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How Google Chrome stores web history

Thu, 10 Jun 2010 03:45PM

Category: Digital Forensics & Malware

Written by Sarah | With 2 comments

In 2008 Google released most of Chrome’s source code as a project called Chromium under a BSD license. Chromium is essentially the same browser as Chrome, but lacks built-in automatic updates and Google branding [Chromium Developer Website].

Assuming the computer is running Windows XP, the Chrome default path to user data is:

C:\Documents and Settings\<User Name>\Local Settings\Application Data\Google\Chrome\User Data

For Windows Vista and Windows 7, the default path is:

C:\Users\<User Name>\AppData\Local\Google\Chrome\User Data

Chrome uses SQLite databases similar to Firefox but with notable differences explained below. All databases are stored in the directory Default, with history and web data being the most important databases stored here. Chrome does not add extensions to its files; but fortunately SQLite databases have a file header of “SQLite format 3” making them easy to recognise.

Chrome is not consistent with which datetime format it uses, some tables use standard Unix Epoch time (microseconds since 1st January 1970) whilst in others it uses its own variation of Windows Filetime (100 nanosecond intervals since 1st January, 1601 UTC divided by 10).


Similar to places.sqlite in Firefox, history contains a table of unique URLS visited called urls, and a table for each unique visit called visits. Also like Firefox, it is possible to trace a user’s exact path on the internet as Chrome also stores the referring URL and the visit type, which Chrome names transition. Tables below show the fields in urls and visits respectively.

Field Meaning
id The table’s primary key. This is used in a lot of other tables to reference this table.
url Stores a unique visited URL.
title Stores the URLs page title.
visit_count Stores the total visit count for this URL.
typed_count Stores the number of times the URL was typed manually.
last_visit_time Stores the last time the URL was visited. This is stored in Google’s own variation of time.
hidden Indicates if the URL will be displayed by the autocomplete function. A value of 1 will keep it hidden and 0 will display it.
favicon_id A foreign key to the favicon table which stores the favicon for each URL.

Table urls

Field Meaning
id The table’s primary key.
url Stores a foreign key to the urls table.
visit_time Stores the time the URL was visited in Google’s own variation of time.
from_visit Stores the id from where the URL came from originally. If the URL does not have a referring URL this value is 0.
transition Shows how the URL has been accessed. Unlike Firefox which just gives a number to represent the type of transition, Chrome has some additional information such as whether or not this was a client or server redirect and if this is a beginning or end of a navigation chain. The transition is a long number, so to extract just the transition type number the variable CORE_MASK (0xFF) has to be used to AND with the transition value.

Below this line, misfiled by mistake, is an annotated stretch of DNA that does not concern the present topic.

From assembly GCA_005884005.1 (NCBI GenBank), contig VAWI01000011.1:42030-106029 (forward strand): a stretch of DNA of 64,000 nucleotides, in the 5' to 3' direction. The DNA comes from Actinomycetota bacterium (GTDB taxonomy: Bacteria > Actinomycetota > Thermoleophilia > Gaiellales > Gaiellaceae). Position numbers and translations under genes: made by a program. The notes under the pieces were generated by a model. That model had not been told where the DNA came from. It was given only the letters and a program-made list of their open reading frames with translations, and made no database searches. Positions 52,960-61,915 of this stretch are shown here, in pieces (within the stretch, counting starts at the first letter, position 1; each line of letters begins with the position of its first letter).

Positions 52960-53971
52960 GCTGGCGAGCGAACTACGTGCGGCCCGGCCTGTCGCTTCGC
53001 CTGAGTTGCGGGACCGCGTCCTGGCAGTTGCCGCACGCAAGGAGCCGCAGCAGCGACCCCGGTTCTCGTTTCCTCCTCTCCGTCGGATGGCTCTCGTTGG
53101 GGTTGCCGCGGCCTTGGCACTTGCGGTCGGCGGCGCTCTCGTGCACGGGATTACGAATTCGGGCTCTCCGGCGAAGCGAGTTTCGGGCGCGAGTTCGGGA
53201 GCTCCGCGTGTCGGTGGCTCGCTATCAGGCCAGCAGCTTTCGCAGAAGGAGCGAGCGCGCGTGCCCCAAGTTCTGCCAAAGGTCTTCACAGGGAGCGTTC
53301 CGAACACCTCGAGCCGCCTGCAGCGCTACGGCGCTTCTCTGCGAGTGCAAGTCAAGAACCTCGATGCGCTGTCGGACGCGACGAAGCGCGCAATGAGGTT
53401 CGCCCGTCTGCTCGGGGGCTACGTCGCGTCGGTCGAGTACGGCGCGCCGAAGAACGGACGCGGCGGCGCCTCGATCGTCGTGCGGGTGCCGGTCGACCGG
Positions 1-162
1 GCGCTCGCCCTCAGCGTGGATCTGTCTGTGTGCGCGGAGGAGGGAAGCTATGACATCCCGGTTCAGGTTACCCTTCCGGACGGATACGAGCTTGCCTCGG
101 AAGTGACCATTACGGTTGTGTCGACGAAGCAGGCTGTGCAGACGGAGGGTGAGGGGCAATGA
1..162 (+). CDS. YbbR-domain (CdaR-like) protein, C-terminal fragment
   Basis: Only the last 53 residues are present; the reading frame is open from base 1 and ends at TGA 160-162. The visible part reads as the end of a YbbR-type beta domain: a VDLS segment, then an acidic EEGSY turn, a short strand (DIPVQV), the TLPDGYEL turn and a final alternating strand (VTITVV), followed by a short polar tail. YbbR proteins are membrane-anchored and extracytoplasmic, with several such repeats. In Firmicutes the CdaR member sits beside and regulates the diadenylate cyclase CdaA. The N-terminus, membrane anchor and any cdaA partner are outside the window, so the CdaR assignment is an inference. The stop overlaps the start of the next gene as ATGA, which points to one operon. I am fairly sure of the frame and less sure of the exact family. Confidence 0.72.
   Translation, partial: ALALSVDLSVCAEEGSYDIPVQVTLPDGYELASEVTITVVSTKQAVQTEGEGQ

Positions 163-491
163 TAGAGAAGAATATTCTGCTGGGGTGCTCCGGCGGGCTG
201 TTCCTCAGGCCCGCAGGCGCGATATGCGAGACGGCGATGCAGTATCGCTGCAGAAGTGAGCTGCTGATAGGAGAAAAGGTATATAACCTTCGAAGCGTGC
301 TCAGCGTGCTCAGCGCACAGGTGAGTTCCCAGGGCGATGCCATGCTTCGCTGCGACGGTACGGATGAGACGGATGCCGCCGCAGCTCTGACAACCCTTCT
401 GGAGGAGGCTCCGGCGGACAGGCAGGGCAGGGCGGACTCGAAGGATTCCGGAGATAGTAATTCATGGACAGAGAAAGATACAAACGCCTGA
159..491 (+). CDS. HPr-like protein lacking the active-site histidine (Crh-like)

There are 11 page transition types, such as 0 – user followed a link, 1 – user typed in the URL and 6 – this is the user’s homepage/startpage.
segment_id Stores the segment id. It is not clear what ‘segments’ are. There are tables called segments and segment_usage also in history, and they appear to store the domain names of accessed URLs along with a total visit count.

Table visits

To see how these tables relate, see my earlier blog post on how Firefox stores web history.


web data stores logins and autofill data. The table logins stores usernames and passwords for URLs the user has asked to save data for. Only the password is stored encrypted. The table autofill stores values the user has used in forms. This is joined to autofill_dates which stores the last used date for the data. There are also tables called autofill_profiles and credit_cards which contain the user’s details and credit card information so they can be automatically added to web forms.


In the same folder are files named History-Index-YYYY-MM which stores the text-based contents of any website visited. This is used when the user searches through web history with key words. Chrome will search over the history index files to find any webpages that match. Over time these files can grow very large, to tens of Gigabytes. This has been issued as a bug in the browser, but can be of importance to a forensic investigator who can also do key word searches to get an idea of the contents of the pages the user was visiting.



How can I access this information and store it in a text file.I need the url for data mining purpose.I am trying to create an interest filter with the help of web history of user.
Kavin Motlani
Wed, 10 Jun 2015 09:51AM
There a lot of tools available to extract out Chrome internet history; and you can even do it yourself by locating the SQL database and then dumping the data to text files. Tools available include ChromeHistoryView - you can just Google for extracting Google Chrome internet history. 
Wed, 10 Jun 2015 11:17AM

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